. 24/7 Space News .
Marsquakes, water on other planets, asteroid hunting highlight 2020 in space
by Brooks Hays
Washington DC (UPI) Dec 25, 2020

illustration only

In 2020, the COVID-19 pandemic demanded the attention of thousands of scientists, but they had a lot to look in to, including vaccines and treatments for the novel coronavirus.

Many scientists kept their attention on the skies, searching for answers to cosmic mysteries and preparing for the next chapter in the history of human spaceflight.

Here are five of the most astounding space-related scientific breakthroughs and discoveries made over the last 12 months.

These discoveries have set the stage for even more compelling advances in the year ahead - a year during which NASA hopes to fly a helicopter on Mars and send its first Artemis test flights to the moon.

Hottest picture in space
While scientists have insight into the inner workings of the sun, there is much about the star that researchers still don't understand, like why its atmosphere is hotter than its surface or what exactly fuels coronal mass ejections.

In 2020, scientists got a closer look at some of the sun's most perplexing phenomena, thanks to a pair of observatories: NASA's High Resolution Coronal Imager, a sub-orbital telescope called Hi-C and the agency's Solar Orbiter, a space probe jointly managed with the European Space Agency.

This spring, scientists working on the Hi-C mission shared the sharpest-ever photos of the sun, revealing fine magnetic threads of super heated plasma that make up the sun's outer layer.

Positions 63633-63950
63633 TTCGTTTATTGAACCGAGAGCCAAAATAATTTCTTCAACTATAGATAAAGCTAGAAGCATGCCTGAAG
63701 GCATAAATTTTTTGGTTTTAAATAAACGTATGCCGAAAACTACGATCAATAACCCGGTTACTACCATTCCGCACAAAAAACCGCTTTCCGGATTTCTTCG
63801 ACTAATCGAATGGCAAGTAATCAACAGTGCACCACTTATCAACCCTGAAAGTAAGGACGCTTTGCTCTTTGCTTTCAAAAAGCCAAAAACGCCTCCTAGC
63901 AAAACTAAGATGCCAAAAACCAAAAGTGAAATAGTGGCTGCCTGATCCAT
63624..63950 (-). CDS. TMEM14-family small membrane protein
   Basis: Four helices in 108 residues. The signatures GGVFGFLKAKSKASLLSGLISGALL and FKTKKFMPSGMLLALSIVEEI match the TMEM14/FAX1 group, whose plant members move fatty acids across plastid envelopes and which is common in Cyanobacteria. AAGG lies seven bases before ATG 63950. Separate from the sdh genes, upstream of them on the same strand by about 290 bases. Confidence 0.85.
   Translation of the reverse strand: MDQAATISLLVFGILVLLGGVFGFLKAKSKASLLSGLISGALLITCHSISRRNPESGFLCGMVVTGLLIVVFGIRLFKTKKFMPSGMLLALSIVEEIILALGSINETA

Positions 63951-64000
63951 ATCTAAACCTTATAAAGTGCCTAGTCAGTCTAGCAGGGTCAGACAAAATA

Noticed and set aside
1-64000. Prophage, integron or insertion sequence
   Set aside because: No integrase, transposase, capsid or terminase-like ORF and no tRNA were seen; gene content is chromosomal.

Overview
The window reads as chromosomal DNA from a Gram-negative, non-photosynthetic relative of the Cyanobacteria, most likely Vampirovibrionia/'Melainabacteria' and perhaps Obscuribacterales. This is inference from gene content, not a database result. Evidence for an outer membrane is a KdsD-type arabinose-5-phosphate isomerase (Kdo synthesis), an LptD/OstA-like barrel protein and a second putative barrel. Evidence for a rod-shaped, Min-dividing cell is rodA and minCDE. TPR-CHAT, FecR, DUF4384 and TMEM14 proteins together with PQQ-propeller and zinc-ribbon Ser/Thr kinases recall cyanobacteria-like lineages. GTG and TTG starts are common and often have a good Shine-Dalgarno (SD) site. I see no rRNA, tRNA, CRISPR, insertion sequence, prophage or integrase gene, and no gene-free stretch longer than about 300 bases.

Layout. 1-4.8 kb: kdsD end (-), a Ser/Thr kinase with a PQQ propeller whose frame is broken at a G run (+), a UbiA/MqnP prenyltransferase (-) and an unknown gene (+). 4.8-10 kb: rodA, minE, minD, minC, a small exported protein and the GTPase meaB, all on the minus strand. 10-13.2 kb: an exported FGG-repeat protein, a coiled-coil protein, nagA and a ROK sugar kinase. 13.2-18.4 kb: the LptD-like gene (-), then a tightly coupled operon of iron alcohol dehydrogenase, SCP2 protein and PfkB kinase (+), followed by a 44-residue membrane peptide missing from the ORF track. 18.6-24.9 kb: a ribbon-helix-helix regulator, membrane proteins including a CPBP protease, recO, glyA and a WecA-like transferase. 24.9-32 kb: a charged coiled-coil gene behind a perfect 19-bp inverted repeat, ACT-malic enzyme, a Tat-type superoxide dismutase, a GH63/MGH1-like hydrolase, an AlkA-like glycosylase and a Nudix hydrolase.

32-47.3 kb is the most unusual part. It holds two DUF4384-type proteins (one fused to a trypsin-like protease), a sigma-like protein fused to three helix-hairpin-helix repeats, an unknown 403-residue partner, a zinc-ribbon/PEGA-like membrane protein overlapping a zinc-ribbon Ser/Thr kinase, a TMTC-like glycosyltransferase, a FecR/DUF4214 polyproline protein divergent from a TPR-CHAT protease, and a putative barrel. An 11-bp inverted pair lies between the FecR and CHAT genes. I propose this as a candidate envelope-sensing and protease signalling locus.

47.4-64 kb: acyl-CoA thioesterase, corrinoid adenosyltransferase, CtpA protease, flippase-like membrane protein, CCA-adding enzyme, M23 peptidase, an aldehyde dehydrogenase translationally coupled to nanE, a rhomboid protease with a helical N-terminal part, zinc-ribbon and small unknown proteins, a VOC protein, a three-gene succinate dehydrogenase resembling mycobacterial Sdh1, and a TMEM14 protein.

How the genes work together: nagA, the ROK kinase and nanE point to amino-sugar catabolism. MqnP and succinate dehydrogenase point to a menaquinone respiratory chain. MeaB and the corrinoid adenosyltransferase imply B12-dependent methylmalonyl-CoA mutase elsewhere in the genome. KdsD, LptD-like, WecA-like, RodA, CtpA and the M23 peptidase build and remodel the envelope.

"These new Hi-C images give us a remarkable insight into the Sun's atmosphere," said Amy Winebarger, Hi-C principal investigator at NASA's Marshall Space Flight Center in Huntsville, Ala.

Not to be outdone, NASA and European Space Agency researchers working on the Solar Orbiter mission released the closest images yet taken of the Earth's host star.

"These amazing images will help scientists piece together the sun's atmospheric layers," Holly Gilbert, NASA project scientist for the mission at NASA's Goddard Space Flight Center in Greenbelt, Md., said in a press release.

"[That understanding] is important for understanding how it drives space weather near the Earth and throughout the solar system," Gilbert said.

Quakes on Mars
In 2020, researchers published the first scientific papers utilizing data collected by NASA's InSight lander. Since the spacecraft began its scientific mission in late 2018, its seismometer has detected hundreds of Marsquakes.

The frequencies of the seismic waves recorded by InSight's instruments suggest the craft landed on a large patch of sand that extends a few feet below the Martian surface.

According to analysis by researchers at NASA and the Swiss Federal Institute of Technology in Zurich, Mars' composition beneath the sandy topsoil a lot like Earth's crystalline crust, but more fractured.

Researchers were able to link some of the Red Planet's quakes to a volcanically active region known as Cerberus Fossae, which is characterized by a pair of deep channels that were created by lava flows some 10 million years ago.

"It's just about the youngest tectonic feature on the planet," planetary geologist Matt Golombek, of NASA's Jet Propulsion Laboratory in Pasadena, Calif., said in a news release. "The fact that we're seeing evidence of shaking in this region isn't a surprise, but it's very cool."

Watery exoplanets
The search for life continues to dominate the field of planetary science. It has inspired a variety of investigations by different kinds of scientists, from geochemists to astrobiologists, but it is also has centered largely on the never-ending hunt for extraterrestrial water.

This summer, scientists at NASA used sophisticated mathematical models to predict whether Earth-like exoplanets near our solar system host water.